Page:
The Buzz


A few months ago I went to a beekeeping workshop at the Laughing Waters Retreat Center in Gerton, NC (just east of Asheville). I started searching for a workshop to educate me on bees after I had had a conversation with a friend of mine from SF on bee colony collapse — it’s impact on plants and foods that depend on the hard-working, honey bee pollinators.

The workshop was given by Debra Roberts of the Honeybee Project of Asheville, NC. Debra is extraordinarily passionate about honey bees and nurtures her hives via the Survivor Bee Path. This form of beekeeping is more extreme than natural beekeeping as it is mostly interested in supporting the genetic diversity of the honey bees; for example, Debra does not take anything from the hives. She supports the bees this way because she loves them. She also believes it is a positive response to the industrial/traumatic handling of the bees in roving factory farms.


Her wisdom and love of bees came out when she said things like, “to approach bees, you need to be calm, present, focused, have clear intent, a positive attitude, respectful, and with an intention to benefit the ‘other.’ Bees smooth our edges and make us better human beings.”

Here are some more insights and fun facts she shared with us that day in May:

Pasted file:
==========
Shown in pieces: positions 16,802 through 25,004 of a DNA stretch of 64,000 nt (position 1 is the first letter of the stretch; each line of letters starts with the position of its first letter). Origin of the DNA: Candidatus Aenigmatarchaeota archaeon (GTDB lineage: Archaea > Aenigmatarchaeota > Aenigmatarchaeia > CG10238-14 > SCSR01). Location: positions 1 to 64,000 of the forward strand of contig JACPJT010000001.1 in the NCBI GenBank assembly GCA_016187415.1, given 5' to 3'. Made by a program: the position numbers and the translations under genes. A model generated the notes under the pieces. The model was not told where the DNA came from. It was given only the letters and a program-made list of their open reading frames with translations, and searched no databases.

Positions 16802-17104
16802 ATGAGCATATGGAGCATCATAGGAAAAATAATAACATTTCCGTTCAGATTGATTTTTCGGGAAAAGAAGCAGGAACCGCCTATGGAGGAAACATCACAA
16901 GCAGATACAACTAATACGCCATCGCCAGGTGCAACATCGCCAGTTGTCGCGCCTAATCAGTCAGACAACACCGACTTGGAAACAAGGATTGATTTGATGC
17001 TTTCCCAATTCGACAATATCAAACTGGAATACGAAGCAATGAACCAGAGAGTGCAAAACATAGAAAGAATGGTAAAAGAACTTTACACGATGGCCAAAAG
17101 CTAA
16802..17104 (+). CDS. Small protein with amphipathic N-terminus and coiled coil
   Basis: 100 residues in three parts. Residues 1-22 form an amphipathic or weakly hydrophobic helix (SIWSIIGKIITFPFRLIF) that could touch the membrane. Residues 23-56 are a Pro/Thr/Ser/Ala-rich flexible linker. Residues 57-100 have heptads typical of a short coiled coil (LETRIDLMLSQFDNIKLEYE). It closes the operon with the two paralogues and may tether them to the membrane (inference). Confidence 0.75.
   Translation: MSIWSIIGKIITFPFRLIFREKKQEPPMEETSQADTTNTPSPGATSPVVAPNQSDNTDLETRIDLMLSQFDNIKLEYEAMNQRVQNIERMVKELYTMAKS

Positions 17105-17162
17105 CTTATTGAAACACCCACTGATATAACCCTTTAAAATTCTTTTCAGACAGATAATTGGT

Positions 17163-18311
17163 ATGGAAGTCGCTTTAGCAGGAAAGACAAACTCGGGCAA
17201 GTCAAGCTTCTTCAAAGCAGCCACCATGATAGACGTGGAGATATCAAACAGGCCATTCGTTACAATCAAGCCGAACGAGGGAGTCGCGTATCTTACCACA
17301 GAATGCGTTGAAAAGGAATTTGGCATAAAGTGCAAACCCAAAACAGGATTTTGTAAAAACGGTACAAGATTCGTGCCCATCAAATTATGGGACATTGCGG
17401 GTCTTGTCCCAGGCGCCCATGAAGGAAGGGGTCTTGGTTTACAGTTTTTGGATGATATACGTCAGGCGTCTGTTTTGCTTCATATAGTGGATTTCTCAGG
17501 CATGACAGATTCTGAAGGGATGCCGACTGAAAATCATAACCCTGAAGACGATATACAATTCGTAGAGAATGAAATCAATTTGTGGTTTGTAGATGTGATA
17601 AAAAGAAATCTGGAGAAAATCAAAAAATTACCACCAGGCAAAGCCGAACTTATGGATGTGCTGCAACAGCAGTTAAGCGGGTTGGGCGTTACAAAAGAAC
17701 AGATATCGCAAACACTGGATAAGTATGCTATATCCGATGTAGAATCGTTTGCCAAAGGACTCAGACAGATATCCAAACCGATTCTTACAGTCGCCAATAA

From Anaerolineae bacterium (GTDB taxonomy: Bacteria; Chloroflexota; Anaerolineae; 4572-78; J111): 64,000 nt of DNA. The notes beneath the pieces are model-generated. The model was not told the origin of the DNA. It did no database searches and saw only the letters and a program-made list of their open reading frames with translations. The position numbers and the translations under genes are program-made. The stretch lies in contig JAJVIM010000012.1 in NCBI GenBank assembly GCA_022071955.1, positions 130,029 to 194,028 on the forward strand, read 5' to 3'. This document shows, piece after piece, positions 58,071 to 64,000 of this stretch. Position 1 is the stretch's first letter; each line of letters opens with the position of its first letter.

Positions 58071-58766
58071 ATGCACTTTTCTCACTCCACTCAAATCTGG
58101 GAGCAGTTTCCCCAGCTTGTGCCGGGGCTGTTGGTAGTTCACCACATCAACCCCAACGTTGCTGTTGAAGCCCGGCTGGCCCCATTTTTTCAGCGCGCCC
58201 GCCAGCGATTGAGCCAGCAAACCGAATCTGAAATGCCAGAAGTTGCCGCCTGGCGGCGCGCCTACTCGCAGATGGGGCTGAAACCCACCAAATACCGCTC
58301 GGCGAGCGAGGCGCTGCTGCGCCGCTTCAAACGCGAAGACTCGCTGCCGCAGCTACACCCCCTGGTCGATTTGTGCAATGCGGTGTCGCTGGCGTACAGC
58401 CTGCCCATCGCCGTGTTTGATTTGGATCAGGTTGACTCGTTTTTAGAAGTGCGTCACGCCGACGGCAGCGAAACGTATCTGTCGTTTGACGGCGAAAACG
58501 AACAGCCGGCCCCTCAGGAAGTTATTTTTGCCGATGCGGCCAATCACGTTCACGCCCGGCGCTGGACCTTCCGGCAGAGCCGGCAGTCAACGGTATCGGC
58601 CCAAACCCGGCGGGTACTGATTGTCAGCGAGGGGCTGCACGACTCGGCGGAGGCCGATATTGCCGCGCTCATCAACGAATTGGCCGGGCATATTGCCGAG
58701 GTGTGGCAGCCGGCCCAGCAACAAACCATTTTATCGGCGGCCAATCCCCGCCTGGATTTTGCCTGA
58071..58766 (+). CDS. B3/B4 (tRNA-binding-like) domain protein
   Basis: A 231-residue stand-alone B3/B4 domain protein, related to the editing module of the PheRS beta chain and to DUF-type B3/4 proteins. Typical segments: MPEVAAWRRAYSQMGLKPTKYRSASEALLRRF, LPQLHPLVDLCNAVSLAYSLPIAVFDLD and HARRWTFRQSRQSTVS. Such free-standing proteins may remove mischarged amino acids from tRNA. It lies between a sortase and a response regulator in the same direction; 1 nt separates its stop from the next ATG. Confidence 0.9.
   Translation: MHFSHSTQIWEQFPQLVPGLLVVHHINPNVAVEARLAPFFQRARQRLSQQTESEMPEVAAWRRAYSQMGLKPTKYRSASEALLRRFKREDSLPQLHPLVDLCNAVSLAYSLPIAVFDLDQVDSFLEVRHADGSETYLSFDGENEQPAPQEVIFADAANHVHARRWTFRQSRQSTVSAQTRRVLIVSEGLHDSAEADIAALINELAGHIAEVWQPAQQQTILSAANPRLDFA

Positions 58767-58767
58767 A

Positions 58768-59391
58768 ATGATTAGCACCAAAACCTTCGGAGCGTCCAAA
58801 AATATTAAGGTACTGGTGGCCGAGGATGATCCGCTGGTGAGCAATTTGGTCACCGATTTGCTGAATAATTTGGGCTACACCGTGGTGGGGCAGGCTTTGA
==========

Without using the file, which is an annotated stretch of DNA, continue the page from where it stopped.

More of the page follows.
– there are 4500 pollinators in NC (mostly ‘incidental pollinators’), honey bees are the most hard-working

– 2,000,000 flower visits, 55,000 bee lives = 1 lb of honey (Ross Conrad, “Natural Beekeeping”)

– bees love lemongrass essential oil; it’s similar to the queen pheromone (colonies are pheromone-oriented)

– Native Americans called honey bees the “white man’s fly” because bees would fly about 100 miles in front of the settlers

festooning: lacy, cirque de soleil act where bees string together forming chains to build the wax structure of the honeycomb


queen piping: happens right before queen emerges from her cell; a rhythmical hum

– start your hives in the early Spring

– in NC there are two honey flows: black locust and tulip poplar flow in late April/early May and sourwood in early July

– Queens (f) – live for years, drones (m) – live for one season (and they can’t sting), and workers (f) – live for 3-4 weeks

– in the Winter, it is only the Queen and the worker bees (the ladies huddle together all Winter, basically, and vibrate their wings to keep warm)


She suggested the following if you are interested in beekeeping:

– find and join your local bee club
– find a mentor — listen and learn, ask questions and then ask some more
– read ‘Natural Beekeeping’ by Ross Conrad and ‘The Beekeeper’s Handbook’ by Diana Sammataro and Alphonse Avitabile
– you’ll spend about $750 to get started (two hives, bees, tools, and suit)

And, if you want to get even more inspired, check out this blog and this article on a friend of mine in DC, Michael Kiefer. He is the steward of 150,000 honey bees, a true urban permaculturist.

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2 thoughts on “The Buzz

  1. Pingback: Medicinal Salve and Bee Bounty | Madhupa Maypop

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